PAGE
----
CANCER PAIN

Today, there is no reason why cancer pain should go untreated or unchecked. Advancements in treatment have led to a wide variety of safe, effective options for the management of pain. If cancer pain is left unattended, it can affect your ability to work, enjoy normal activities, as well as your quality of life.

The following information will help you work with your doctor to manage any pain you may experience from cancer or cancer treatment.

Cancer Pain: What Is It?

First, it is important to recognize that not all people with cancer experience pain. If pain is present, it can be caused by a variety of factors, including some that have nothing to do with cancer. It is not necessary for you to know the cause of your pain to receive treatment, but knowing more may help you to feel in control of the situation. Alerting your doctor immediately about any pain you are having makes treatment more effective.

Cancer Related Pain

Pain caused by the actual cancer generally falls into two categories. Nociceptive pain is caused by damage to tissue. It is usually described as sharp, aching, or throbbing pain. It is often due to cancer that is growing larger, cancer that has spread to the bones, muscles or joints, or a blockage of an organ or blood vessels. Neuropathic pain happens when there is actual nerve damage. It may be caused by a tumor pressing on a nerve or a group of nerves. People sometimes describe this pain as a burning or heavy sensation, or numbness.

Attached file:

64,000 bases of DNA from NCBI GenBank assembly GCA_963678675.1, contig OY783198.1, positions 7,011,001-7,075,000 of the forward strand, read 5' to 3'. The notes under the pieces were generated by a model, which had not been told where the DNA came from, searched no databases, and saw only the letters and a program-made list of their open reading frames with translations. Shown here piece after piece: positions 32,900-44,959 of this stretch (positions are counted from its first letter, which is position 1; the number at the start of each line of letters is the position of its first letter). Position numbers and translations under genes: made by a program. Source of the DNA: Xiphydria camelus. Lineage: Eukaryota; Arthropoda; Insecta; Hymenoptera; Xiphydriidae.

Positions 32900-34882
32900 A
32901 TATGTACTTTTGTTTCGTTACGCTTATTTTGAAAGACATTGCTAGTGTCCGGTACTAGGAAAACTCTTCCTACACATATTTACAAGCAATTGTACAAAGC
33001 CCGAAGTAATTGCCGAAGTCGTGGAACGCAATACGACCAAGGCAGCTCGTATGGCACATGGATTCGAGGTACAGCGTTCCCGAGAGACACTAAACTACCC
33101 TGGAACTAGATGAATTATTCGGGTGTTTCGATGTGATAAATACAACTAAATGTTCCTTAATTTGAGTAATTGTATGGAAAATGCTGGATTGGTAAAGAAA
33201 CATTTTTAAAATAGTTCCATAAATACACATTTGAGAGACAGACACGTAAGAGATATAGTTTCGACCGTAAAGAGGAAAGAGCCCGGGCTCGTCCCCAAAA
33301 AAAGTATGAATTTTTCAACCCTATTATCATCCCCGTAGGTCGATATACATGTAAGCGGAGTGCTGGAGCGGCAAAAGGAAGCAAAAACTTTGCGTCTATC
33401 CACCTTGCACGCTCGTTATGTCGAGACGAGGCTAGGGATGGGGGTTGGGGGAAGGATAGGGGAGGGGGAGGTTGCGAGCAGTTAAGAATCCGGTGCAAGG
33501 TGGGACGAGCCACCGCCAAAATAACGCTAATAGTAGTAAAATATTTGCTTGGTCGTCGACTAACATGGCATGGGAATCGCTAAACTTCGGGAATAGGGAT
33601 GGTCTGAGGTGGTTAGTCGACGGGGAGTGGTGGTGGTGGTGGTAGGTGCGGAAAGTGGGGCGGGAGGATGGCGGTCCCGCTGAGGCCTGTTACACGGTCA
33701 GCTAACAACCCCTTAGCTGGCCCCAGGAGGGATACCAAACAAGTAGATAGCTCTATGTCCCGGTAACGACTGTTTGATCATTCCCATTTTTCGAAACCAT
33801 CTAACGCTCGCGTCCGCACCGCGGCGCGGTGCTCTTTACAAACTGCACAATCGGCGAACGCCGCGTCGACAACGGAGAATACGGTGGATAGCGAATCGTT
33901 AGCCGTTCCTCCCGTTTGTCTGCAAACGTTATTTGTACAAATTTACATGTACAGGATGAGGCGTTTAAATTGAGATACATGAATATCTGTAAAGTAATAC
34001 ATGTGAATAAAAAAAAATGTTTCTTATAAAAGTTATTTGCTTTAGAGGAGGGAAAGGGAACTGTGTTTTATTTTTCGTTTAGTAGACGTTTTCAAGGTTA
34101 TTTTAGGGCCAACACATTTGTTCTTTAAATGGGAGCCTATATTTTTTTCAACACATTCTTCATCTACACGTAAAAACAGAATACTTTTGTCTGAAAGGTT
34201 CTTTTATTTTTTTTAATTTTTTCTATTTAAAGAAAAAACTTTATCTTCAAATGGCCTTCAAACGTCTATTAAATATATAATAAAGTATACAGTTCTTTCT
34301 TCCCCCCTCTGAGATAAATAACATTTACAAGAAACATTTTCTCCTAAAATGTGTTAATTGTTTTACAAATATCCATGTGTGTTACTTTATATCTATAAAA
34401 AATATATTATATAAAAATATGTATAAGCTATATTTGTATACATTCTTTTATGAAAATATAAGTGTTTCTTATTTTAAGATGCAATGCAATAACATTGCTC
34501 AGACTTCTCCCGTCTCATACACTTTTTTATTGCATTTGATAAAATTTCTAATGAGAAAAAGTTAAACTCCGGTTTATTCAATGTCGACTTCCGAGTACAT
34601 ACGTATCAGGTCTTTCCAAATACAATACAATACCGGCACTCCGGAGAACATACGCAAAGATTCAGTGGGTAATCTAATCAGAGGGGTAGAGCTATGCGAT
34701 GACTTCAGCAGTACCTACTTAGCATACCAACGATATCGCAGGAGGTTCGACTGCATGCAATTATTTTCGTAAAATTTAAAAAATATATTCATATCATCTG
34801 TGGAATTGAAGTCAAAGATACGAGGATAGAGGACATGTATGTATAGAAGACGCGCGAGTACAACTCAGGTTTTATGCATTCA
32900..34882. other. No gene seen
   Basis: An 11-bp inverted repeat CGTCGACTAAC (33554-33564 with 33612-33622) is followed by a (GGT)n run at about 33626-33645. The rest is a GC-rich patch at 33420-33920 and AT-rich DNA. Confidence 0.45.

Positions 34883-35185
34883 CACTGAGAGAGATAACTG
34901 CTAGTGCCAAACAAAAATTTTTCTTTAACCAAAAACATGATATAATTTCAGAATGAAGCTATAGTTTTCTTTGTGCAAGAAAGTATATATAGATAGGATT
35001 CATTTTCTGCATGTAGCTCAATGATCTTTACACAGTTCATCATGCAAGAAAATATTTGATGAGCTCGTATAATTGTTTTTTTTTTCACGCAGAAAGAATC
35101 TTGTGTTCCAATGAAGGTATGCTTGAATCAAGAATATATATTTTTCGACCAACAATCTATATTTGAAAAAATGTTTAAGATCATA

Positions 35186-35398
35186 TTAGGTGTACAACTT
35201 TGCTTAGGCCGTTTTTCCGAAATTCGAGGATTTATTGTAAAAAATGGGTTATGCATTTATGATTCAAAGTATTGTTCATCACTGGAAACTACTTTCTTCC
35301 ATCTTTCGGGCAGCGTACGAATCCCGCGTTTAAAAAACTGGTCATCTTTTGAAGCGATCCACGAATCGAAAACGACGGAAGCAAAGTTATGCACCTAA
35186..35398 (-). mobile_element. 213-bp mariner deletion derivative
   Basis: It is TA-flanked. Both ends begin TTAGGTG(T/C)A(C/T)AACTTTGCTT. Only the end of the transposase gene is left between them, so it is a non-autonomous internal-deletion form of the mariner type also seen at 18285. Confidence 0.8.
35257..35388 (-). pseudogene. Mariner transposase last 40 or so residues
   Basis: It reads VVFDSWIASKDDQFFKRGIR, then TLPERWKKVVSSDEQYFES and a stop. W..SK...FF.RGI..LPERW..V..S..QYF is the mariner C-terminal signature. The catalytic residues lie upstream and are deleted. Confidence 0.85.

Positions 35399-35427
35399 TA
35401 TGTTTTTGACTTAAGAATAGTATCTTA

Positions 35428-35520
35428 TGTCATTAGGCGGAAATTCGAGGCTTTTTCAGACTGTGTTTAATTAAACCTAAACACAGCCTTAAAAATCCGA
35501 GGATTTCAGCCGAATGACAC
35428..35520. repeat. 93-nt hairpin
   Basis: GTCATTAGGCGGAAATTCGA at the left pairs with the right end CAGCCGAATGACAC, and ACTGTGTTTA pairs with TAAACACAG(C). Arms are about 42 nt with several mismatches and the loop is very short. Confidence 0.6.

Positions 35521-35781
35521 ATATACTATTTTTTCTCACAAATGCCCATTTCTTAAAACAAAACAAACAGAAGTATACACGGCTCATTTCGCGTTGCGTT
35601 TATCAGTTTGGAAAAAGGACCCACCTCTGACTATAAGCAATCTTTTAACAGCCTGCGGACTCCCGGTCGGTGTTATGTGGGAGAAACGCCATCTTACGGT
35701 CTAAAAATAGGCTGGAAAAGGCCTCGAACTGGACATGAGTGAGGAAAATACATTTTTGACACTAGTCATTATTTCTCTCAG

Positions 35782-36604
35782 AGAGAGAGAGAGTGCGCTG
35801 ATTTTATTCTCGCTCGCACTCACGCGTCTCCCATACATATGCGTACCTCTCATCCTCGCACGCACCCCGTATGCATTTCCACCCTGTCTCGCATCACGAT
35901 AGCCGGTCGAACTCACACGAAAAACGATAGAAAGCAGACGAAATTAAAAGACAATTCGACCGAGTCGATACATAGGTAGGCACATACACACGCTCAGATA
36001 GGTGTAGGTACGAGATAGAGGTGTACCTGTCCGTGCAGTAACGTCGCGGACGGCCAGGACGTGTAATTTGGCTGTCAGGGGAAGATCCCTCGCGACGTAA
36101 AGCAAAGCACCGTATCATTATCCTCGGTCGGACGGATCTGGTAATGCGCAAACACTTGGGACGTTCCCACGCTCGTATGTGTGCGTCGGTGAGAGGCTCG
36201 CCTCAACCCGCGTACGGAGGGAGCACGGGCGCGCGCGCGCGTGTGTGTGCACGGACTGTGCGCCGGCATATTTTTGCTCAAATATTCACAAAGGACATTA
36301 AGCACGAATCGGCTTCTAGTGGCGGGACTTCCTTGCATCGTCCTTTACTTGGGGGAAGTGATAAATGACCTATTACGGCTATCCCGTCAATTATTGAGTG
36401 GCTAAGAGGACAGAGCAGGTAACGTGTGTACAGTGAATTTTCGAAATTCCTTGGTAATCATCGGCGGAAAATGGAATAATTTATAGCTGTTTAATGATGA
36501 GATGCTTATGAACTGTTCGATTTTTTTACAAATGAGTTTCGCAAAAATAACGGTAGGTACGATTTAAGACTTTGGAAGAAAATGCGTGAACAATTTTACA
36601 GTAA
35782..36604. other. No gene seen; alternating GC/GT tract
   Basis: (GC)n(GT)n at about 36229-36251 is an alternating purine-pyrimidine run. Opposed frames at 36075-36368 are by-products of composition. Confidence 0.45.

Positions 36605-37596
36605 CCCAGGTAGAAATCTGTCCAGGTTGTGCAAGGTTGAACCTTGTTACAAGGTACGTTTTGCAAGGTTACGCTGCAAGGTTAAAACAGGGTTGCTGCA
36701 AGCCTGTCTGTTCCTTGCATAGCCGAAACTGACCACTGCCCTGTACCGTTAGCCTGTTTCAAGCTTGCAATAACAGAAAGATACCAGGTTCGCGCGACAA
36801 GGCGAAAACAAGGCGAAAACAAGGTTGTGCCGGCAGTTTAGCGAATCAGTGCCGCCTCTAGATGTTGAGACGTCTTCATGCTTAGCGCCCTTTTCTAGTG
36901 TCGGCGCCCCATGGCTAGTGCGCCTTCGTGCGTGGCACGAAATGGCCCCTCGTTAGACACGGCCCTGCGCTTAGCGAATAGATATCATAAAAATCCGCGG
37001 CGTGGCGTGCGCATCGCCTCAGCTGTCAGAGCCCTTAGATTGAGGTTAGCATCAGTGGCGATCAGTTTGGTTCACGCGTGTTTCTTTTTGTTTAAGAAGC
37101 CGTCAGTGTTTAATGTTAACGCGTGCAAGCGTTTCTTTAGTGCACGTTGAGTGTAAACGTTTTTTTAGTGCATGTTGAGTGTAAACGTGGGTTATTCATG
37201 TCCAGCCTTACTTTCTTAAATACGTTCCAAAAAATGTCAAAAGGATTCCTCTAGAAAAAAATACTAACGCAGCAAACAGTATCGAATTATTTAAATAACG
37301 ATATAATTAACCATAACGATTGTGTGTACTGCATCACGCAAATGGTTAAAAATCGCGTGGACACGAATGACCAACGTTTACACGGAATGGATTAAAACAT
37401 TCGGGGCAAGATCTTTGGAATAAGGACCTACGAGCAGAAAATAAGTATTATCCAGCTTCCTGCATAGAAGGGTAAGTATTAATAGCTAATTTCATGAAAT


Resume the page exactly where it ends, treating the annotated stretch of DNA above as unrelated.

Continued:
One goal of surgery, radiation and chemotherapy is to lessen and control pain caused by tumors by removing or reducing the size of the tumor, thus removing the source of the problem. Pain medications are also used to control pain caused by cancer.

Treatment-Related Pain

Sometimes the solution for treating your cancer might cause discomfort. Immediate (acute) pain from surgery is commonly treated with medications and may go away quickly, such as after the surgical incision heals. Long term (chronic) pain related to surgery, possibly resulting from nerve damage or other associated body changes, needs to be treated according to individual needs.